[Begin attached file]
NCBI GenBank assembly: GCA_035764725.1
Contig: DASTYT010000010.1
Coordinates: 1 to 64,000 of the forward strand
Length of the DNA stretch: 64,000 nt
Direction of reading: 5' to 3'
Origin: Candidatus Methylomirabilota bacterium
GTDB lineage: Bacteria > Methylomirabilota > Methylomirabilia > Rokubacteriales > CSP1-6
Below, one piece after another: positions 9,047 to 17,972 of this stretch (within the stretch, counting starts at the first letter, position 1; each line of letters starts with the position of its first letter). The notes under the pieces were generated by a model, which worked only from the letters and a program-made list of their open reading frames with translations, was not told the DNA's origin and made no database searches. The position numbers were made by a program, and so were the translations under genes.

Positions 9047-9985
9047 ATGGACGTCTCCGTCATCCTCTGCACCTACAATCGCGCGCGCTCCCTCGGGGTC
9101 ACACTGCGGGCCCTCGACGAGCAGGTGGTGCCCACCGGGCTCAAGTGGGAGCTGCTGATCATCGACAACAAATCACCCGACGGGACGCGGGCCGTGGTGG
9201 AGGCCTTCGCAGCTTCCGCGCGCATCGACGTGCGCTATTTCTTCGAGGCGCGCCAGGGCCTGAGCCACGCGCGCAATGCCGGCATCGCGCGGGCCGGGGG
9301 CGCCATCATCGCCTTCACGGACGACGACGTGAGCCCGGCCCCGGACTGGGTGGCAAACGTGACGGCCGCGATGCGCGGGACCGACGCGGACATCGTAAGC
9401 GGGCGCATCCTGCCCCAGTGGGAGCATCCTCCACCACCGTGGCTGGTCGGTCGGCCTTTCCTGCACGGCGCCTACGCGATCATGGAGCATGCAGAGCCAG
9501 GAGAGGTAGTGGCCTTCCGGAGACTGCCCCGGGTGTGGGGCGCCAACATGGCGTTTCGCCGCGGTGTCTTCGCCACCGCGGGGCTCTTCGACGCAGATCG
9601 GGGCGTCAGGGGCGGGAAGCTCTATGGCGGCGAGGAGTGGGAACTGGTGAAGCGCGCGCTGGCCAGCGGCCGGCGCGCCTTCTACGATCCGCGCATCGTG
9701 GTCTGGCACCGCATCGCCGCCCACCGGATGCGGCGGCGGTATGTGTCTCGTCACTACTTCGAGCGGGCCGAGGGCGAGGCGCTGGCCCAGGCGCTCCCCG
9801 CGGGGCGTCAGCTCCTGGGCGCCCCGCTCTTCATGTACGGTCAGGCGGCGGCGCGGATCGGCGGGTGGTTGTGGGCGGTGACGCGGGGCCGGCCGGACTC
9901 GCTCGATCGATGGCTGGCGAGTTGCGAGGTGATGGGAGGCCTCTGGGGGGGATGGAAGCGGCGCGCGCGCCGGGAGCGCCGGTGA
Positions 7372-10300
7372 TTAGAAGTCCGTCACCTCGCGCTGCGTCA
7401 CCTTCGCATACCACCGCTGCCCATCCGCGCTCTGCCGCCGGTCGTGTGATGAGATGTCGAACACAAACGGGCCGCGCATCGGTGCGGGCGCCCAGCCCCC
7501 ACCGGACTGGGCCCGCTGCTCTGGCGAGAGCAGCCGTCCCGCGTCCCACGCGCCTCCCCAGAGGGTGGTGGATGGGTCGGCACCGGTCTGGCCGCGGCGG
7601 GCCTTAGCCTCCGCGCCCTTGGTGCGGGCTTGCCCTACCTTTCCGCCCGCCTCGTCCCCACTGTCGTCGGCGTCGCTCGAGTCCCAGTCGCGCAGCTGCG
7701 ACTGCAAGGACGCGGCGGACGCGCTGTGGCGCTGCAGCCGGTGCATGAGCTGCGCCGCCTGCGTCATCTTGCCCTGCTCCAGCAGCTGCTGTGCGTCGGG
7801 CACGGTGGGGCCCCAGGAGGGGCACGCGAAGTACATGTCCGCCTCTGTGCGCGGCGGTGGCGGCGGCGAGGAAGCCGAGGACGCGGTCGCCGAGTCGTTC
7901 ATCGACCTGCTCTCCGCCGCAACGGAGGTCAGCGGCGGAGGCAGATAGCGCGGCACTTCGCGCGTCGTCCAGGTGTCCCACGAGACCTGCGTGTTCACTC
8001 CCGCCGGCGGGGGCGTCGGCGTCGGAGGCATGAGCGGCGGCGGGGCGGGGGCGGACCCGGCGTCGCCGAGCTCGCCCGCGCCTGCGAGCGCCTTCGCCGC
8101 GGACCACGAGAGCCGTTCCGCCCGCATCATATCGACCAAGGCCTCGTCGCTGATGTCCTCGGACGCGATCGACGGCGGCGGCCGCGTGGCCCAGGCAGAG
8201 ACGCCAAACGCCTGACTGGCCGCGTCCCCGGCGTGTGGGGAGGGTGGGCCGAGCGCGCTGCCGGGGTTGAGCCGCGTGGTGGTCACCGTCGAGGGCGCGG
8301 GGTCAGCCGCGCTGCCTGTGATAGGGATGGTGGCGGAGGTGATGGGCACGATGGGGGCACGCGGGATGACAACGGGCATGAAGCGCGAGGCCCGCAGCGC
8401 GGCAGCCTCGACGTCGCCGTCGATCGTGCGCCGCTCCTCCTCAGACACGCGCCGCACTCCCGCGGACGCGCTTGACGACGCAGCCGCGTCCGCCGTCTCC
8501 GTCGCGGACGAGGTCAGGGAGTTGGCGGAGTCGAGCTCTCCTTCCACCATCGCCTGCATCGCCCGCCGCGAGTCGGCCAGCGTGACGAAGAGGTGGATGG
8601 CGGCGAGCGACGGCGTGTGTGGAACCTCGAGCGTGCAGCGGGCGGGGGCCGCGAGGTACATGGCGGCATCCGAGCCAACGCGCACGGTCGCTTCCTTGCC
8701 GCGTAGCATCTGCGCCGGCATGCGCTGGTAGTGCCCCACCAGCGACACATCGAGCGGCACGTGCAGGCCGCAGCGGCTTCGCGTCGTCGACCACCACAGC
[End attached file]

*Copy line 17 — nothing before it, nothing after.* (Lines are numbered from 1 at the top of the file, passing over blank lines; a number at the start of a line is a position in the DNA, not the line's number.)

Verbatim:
9701 GTCTGGCACCGCATCGCCGCCCACCGGATGCGGCGGCGGTATGTGTCTCGTCACTACTTCGAGCGGGCCGAGGGCGAGGCGCTGGCCCAGGCGCTCCCCG